THE Tasmanian Planning Commission yesterday opened a hearing that will end a debate that has split the George Town community for more than four years.
The commission will use up to three hearings to decide whether to allow a proposed $6 million state government-funded Learning and Information Network Centre and Child and Family Centre hub on George Town's historic Regent Square.
The hearing, chaired by commissioner John Ramsay, included public questioning of architect firm ARTAS director Heath Clayton and traffic surveyor Terry Eaton about the procedure of the hub's design.
A degree of ambiguity surrounding the size of the project's footprint, and whether it extended beyond its site plan, was raised by Hillwood's Richard Nicholls.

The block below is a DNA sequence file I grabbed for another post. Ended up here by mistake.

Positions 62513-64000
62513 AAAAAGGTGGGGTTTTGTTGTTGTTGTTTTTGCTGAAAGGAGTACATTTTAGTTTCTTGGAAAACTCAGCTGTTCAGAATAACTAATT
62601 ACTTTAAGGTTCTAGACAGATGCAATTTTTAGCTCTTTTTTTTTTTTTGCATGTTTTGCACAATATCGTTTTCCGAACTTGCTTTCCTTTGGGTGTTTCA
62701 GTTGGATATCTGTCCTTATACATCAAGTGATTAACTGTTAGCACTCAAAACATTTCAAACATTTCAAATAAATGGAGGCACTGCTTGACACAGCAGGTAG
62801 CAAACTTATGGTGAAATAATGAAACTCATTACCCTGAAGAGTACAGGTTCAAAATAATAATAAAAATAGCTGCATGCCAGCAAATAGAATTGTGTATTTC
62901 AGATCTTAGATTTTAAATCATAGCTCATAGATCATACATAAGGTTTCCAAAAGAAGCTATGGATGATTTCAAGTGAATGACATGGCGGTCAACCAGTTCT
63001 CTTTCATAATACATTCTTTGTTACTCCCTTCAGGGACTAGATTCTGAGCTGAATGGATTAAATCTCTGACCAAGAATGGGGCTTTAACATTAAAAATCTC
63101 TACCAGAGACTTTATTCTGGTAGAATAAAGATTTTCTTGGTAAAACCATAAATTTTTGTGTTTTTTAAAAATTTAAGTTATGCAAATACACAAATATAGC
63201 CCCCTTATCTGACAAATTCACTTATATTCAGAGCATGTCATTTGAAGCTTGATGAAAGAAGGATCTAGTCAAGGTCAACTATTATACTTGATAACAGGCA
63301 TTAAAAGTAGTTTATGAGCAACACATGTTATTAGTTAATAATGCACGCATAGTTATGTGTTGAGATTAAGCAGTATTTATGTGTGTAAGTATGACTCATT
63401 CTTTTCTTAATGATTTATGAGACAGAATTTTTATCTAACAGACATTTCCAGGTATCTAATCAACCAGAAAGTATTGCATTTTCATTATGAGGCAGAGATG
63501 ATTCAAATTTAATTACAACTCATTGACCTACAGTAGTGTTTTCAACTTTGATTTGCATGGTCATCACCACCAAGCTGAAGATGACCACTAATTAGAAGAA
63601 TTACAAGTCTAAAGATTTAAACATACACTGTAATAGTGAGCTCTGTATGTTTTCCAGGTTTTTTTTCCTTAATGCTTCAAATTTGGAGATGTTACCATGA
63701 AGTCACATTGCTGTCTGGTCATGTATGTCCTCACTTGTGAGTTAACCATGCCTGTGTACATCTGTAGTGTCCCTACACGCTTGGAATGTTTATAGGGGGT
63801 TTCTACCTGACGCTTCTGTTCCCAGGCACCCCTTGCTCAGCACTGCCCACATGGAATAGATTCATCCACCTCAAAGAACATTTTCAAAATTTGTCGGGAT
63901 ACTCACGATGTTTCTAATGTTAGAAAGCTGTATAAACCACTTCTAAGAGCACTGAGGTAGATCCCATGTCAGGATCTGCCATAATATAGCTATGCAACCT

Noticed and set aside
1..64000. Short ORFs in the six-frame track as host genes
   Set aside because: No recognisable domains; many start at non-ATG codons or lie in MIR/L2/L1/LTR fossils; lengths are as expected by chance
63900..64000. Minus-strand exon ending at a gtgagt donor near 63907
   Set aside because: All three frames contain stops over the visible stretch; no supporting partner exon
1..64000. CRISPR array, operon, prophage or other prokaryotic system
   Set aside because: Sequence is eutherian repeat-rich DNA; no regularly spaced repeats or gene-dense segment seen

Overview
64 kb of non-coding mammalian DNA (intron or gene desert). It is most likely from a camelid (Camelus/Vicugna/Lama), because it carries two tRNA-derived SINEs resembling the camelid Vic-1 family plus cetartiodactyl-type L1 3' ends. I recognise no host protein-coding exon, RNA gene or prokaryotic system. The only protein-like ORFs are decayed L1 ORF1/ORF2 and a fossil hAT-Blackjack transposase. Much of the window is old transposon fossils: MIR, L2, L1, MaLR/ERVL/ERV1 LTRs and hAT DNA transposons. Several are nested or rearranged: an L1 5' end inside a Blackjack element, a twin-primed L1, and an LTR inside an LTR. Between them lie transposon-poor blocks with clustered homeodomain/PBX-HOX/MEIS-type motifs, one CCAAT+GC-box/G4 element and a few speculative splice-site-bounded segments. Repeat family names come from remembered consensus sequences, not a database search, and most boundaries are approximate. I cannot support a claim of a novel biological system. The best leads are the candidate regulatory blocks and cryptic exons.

Mr Clayton said there had been an error in the plans and that the project was still within its allowed parameters on the square.
Mr Clayton also said the firm was not provided with a site analysis from its client - the Education Department - before its work on the project, and was not involved directly in community consultation.
He said he attended regular meetings with George Town's Local Enabling Group, members of the Department of Education and the LINC board.
``The Local Enabling Group went further out into the community with that [community consultation],'' Mr Clayton said.
A long-standing concern from former councillor Graeme Neilsen regarding inadequate parking on George Town's Macquarie Street was dismissed by Mr Eaton, who said the street ran at a third of its capacity.
He referred to figures gained by a one-day traffic survey from September 2011.
Mr Eaton said while there may be 40 days of heightened traffic on Macquarie Street each year, it did not warrant constructing additional parking spaces for ``the rest of the 325 days''.
The hearing will continue at the George Town Council chambers on Anne Street, George Town, from 9am today.